• Microarray cancer classification could be objective and highly accurate.

  • Identify the smallest subset of genes from a large number of genes. Assign samples into distinct categories based on expression of the subset of genes.

Nearest-centroid classification

Centroid –

C(x) = k, where

xij denotes the expression of genes i=1, 2, …, p and samples j=1, 2, ..n. k indexes the cancer classes.

Nearest shrunken centroid classification

  • Shrink the class centroids toward the overall centroids after standardizing by the within-class standard deviation for each gene.

Nearest shrunken centroid classification (cont’d)

Shrink each dik towards zero, giving dik’ and new shrunken centroids

Nearest shrunken centroid classification (cont’d)

  • The shrinkage is down by soft thresholding:

    For example,

    For gene i, if dik’=0 for all k, then for all k. Gene i does not contribute to the nearest centroid computation.

     was chosen by cross-validation.

Discriminant functions

For a test sample with expression levels

The discriminant score for class k

where k is the prior probability of class k and k=1. And

Classification rule

Class probabilities

  • Use discriminant scores to construct estimates of class probabilities:


Small round blue cell tumors (SRBCT) of childhood.

  • Tumors classified as Burkitt lymphoma (BL), Ewing sarcoma (EWS), neuroblastoma (NB), or rhabdomyosarcoma (RMS).

  • There were 63 training samples and 25 test samples. Five of the test samples were not SRBCT. 2308 genes were studied.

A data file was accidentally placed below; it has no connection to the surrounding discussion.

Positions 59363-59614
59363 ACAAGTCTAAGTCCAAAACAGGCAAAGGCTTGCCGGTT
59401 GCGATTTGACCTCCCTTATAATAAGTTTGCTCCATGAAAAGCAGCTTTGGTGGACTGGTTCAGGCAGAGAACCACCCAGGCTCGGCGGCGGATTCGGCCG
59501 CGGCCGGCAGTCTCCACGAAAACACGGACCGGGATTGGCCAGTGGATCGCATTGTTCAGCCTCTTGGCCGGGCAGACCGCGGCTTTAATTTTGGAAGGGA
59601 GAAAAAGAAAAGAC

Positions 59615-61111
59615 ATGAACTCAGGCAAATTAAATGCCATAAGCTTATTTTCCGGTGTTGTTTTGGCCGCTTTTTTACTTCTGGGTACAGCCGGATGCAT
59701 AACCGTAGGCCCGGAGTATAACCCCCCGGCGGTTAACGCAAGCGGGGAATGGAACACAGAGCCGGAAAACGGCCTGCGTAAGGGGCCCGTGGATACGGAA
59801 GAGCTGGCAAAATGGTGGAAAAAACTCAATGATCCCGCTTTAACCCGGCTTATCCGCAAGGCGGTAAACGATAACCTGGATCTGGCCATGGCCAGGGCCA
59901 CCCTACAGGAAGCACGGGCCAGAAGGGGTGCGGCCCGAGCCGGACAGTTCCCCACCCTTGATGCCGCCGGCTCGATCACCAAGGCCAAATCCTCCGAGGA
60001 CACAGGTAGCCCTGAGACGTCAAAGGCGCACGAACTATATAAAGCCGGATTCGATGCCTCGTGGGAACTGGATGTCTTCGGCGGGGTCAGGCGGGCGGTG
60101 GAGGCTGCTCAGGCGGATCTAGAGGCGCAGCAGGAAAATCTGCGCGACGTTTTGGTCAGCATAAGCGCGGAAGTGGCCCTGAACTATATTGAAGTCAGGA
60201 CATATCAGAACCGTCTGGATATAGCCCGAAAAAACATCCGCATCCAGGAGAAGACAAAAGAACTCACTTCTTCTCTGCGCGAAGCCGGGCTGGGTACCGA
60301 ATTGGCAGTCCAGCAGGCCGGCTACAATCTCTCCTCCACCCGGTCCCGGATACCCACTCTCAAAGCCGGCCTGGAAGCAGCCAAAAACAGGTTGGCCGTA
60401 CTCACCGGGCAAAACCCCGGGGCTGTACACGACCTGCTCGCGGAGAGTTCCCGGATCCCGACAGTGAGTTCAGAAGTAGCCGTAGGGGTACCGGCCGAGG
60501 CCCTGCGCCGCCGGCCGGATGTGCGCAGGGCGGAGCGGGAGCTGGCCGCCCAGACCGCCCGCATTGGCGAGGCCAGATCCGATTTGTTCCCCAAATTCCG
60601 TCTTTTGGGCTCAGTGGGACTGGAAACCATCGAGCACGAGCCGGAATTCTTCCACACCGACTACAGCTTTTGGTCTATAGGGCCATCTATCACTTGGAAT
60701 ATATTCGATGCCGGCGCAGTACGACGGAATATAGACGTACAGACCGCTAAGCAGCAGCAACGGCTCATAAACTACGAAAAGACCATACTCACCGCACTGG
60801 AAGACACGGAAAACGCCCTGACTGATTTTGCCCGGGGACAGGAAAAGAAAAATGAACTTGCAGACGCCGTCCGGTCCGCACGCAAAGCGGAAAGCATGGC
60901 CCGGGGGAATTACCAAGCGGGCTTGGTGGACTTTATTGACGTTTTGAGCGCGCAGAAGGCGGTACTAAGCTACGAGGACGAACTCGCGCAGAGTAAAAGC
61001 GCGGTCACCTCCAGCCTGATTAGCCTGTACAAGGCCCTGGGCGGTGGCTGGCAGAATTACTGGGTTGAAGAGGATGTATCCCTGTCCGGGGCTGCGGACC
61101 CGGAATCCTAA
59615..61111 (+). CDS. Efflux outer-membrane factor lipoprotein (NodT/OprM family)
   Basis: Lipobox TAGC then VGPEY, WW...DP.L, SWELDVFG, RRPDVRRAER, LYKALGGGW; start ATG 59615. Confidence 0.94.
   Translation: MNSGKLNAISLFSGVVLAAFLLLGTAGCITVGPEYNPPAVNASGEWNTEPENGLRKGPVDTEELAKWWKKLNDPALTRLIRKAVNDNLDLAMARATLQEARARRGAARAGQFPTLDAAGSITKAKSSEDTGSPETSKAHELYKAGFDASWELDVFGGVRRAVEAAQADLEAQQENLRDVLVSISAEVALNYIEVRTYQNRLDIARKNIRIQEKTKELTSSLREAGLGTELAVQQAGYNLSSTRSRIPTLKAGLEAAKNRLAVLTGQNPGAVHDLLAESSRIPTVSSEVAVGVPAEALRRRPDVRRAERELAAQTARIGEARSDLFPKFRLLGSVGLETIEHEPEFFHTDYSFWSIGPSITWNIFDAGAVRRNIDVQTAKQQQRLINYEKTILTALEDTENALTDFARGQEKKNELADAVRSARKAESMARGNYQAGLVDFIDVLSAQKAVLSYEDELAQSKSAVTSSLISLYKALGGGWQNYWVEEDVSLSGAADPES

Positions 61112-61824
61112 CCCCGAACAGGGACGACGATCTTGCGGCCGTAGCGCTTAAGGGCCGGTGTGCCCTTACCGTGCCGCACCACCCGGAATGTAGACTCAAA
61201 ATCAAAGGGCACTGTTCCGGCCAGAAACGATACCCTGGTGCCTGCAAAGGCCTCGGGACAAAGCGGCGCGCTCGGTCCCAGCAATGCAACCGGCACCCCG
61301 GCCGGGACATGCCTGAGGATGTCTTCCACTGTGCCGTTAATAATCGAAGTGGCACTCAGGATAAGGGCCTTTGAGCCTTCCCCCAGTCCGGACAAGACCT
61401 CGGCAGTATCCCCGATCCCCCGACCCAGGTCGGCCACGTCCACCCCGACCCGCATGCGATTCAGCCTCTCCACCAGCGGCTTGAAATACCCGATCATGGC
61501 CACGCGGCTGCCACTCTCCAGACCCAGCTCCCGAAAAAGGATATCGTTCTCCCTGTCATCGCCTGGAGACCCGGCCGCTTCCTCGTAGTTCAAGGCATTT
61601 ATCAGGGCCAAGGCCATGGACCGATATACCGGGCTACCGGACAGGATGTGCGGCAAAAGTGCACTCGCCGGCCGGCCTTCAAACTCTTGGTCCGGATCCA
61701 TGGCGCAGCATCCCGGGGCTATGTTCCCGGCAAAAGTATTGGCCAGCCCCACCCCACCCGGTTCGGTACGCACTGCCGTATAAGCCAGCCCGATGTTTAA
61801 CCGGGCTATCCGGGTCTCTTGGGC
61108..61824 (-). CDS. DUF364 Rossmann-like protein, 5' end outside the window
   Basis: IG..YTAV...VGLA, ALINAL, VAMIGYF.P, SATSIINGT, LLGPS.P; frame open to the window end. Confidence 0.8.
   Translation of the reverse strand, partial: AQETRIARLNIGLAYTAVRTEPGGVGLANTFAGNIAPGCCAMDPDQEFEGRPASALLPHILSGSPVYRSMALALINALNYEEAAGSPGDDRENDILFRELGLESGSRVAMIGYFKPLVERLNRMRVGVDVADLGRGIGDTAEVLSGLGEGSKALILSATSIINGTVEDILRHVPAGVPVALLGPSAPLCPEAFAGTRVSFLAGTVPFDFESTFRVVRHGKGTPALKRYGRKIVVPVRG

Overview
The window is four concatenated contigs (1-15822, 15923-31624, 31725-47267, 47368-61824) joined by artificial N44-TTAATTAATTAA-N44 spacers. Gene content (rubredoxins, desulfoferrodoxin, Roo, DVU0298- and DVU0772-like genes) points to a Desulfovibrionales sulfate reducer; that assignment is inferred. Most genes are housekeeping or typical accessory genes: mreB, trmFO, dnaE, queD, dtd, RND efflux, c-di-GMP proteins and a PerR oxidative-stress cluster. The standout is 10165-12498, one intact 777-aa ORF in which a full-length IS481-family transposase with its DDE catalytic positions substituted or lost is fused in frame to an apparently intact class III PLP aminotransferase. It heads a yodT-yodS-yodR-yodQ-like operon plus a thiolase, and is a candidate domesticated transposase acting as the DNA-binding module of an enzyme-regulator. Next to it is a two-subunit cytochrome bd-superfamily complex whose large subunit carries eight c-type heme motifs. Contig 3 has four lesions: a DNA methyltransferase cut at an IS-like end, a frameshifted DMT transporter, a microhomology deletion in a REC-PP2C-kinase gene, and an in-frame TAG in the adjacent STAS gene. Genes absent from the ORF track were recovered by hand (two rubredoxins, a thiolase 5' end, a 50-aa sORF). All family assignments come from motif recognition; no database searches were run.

Choosing the amount of shrinkage

  • 10-fold cross validation – randomly divide the samples into 10 balanced equal-size groups.

  • Fit the modeling using 90% of the samples and then predict the class lables of the remaining 10% of the samples.

  • Repeat 10 times and compute misclassification error rate based on 10 repeats.

    1 2 3 4 5 6 7 8 9 10











Choosing the amount of shrinkage (cont’d)

Estimated class probabilities

Leukemia classification

  • Leukemia classified as ALL (acute lymphocytic leukemia) and AML (acute mylogenous leukemia).

  • 20 ALL samples and 14 AML samples. 7129 genes were studied using Affymetrix arrays.

Compare with results obtained by Golub et. al. (1999)


  • Nearest shrunken centroids method was abele to assign SBRCTs to the correct class with 100% accuracy.

  • Nearest shrunken centroids method identify more known diagnostic SBRCT genes than other study.

  • Nearest shrunken centroids method classified leukemia samples with a lower error rate than other study and identify known diagnostic markers.